The hundred-billion-dollar question.
By Don Quijones, Spain & Mexico, editor at WOLF STREET.
Low oil prices continue to sow fear, uncertainty, and mayhem across the emerging market complex. On Wednesday, it was leaked that the IMF and World Bank would dispatch a team to oil and gas-dependent Azerbaijan to negotiate a possible $4 billion emergency loan package in what threatens to become the first of a series of global bailouts stemming from the tumbling oil price.
In Latin America’s largest economy, Brazil, the government has refused to rule out bailing out Petrobras, once the jewel of the nation’s crown but now a scandal-mired shadow of its former self, weighed down by $127 billion in debt, most of it denominated in dollars and euros.
If it is unable to sell the $15 billion in assets it has targeted by the end of this year – a big IF given how the prices of oil and gas assets have deteriorated – Petrobras might need some serious help from Brazil’s Treasury. According to Citi, that help could reach $21 billion – just enough to plug the company’s cash hole and fix the capital structure on a sustainable basis. That’s a big payment for a government that has on its hands a widening budget gap, a 4% economic contraction, and double-digit inflation.
Brazil is not the only Latin American economy entertaining a bailout of its national oil company. The government of Mexico just announced that it quietly injected 50 billion pesos ($2.7 billion) of public funds into the coffers of state-owned oil company Pemex.
The timing of the announcement could not have been more convenient, coming just a day before Pemex was due to launch a $5-billion bond issue, which was predictably gobbled up by investors. In all likelihood, it will be the first installment of what could end up being a very large, very costly bailout of Mexico’s oil sector. Pemex is the world’s second largest non-publicly listed company, with $416 billion in assets. But things are looking decidedly grim.
The company reported a record $9.9 billion loss in the third quarter of 2015 alone, and its towering debt mountain is expected to top $100 billion this year. Standard & Poor’s has just downgraded Pemex’s debt one notch deeper into junk to BB. Its reasoning: despite Pemex’s efforts to reduce costs and “reconsider” some of its investments, these measures will not be enough to offset the pressure from weaker oil prices.
In this new global reality of dirt cheap oil and increasingly expensive US dollar-denominated corporate debt, Pemex faces a maelstrom of ugly pressures: a plunging domestic currency, a mountain of dollar-denominated debt, declining output, now at its lowest point since 1990, and rising dividends to the state.
For the last 70-odd years, Pemex has almost single-handedly bankrolled Mexico’s public spending. The money it has generated has helped fund roads, subway systems, bridges, schools, universities, Olympic stadiums, fire fighters and police forces, hospitals and airports. It has created — and maintained — millions of jobs, paid (admittedly very meager) state benefits, and filled offshore bank accounts for many of its executives, contractors and well-connected politicians; and during the Tequila Crisis hangover years in the mid-1990s, it helped bail out a fair number of Mexican (and now largely foreign-owned) banks and Wall Street investment firms.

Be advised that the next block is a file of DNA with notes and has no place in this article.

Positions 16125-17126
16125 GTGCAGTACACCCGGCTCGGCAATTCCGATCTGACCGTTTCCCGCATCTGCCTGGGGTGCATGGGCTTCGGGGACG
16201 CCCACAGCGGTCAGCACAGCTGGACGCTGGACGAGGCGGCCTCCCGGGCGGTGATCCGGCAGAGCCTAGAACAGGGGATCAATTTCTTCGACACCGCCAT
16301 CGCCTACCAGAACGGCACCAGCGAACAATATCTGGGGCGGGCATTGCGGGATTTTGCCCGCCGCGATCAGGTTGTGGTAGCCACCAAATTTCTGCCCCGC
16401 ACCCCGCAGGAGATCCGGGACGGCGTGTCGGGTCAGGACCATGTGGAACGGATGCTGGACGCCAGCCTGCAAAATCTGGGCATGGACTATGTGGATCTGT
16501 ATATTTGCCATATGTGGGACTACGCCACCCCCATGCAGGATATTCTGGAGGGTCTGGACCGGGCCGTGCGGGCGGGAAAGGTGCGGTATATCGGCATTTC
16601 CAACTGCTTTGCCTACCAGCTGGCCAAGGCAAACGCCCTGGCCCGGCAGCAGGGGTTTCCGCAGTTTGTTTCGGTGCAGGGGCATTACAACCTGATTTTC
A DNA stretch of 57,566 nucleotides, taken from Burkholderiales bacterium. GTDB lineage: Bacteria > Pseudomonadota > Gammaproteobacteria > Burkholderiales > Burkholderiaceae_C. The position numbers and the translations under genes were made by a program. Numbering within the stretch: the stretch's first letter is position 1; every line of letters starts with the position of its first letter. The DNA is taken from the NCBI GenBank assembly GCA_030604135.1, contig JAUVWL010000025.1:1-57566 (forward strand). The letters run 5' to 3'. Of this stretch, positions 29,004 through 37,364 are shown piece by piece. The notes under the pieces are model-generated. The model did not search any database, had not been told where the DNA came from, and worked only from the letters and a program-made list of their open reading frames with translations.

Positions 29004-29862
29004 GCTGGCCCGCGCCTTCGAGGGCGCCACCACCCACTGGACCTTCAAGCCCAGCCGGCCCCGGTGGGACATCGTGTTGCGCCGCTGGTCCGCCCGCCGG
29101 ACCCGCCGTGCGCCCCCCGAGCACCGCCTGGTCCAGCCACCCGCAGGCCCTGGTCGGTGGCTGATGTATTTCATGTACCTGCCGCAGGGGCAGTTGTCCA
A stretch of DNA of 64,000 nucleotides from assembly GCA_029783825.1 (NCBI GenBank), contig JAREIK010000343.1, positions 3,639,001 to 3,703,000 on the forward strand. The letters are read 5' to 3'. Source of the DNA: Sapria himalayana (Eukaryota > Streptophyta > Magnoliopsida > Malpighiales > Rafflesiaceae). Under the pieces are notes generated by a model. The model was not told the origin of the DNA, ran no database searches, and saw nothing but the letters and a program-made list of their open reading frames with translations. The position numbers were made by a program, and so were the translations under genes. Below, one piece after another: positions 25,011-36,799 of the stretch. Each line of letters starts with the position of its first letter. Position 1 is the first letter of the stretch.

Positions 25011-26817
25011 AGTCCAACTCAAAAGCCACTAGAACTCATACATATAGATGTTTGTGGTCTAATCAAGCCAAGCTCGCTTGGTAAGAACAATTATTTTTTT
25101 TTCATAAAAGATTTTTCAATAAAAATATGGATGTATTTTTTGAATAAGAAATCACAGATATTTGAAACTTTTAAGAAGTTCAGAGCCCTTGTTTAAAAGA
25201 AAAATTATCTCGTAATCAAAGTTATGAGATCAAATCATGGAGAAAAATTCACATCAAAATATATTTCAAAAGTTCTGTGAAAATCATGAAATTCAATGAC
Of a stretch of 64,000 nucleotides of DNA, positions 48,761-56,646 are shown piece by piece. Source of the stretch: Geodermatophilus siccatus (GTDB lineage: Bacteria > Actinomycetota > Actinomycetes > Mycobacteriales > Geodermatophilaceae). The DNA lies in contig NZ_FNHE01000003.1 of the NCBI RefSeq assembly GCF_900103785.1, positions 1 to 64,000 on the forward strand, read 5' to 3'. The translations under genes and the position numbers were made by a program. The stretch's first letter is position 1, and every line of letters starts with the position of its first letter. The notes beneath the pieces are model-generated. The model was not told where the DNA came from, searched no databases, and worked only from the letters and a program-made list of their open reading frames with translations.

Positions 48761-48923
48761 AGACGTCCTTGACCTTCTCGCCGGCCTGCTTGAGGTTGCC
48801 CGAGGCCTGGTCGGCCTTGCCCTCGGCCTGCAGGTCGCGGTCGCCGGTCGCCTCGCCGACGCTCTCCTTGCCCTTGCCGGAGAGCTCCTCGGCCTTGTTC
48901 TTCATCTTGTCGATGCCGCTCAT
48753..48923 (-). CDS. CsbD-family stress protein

In 2008, Pemex provided 4.4 of every 10 pesos of public revenue. By 2015 that figure had more than halved, to 2 out of every 10 pesos, partly due to crumbling oil prices but also because of the company’s newfound status as a semi-privatized entity having to fight for scraps in a highly competitive, buyer’s market.
For Mexico, the hundred-billion-dollar question, as WOLF STREET pointedly asked in July last year, is whether or not it is ready for life without its sugar daddy. More to the point, how will its government, which has for decades used a state-owned company as a finance vehicle to fund 30% of its budget, begin bailing out that same company with funds that no longer exist?
By hiking direct and indirect taxes across the board? This has already been tried, and while it may have increased government revenues somewhat, it will almost certainly not be enough to plug the growing fiscal gap, especially with poverty sharply on the rise and the country’s super rich who own almost half of the nation’s entire wealth avoiding taxes with embarrassing ease.
What about government spending cutbacks, mass redundancies at Pemex — which began this week with an announcement of over 10,000 layoffs, with more expected — and the divestment of some of its prized assets, at a time of collapsing oil prices? Will they make up the difference? It’s unlikely. More to the point, as Pemex continues to tighten its belt, many of its beneficiaries will start dropping like flies, with brutal knock-on effects for local economies. Some heavily oil-dependent regions like Tabasco are already feeling the pinch.
Unless global oil prices stage a strong, sustained recovery soon, Pemex’s growing financial pains could end up triggering surging unemployment and a full-blown fiscal crisis. Mexico’s government already runs a persistent 2% current account deficit and a 3.2% budget deficit. Doesn’t sound so bad, you say, compared to the public deficits in other countries these days. The problem is that it doesn’t take into account Pemex’s massive and mounting losses. By Don Quijones, Raging Bull-Shit.
These sorts of bailouts are just too juicy to stop. Read… Who Gets to Pay for the Italian Banking Crisis? (Well, the missing capital buffer).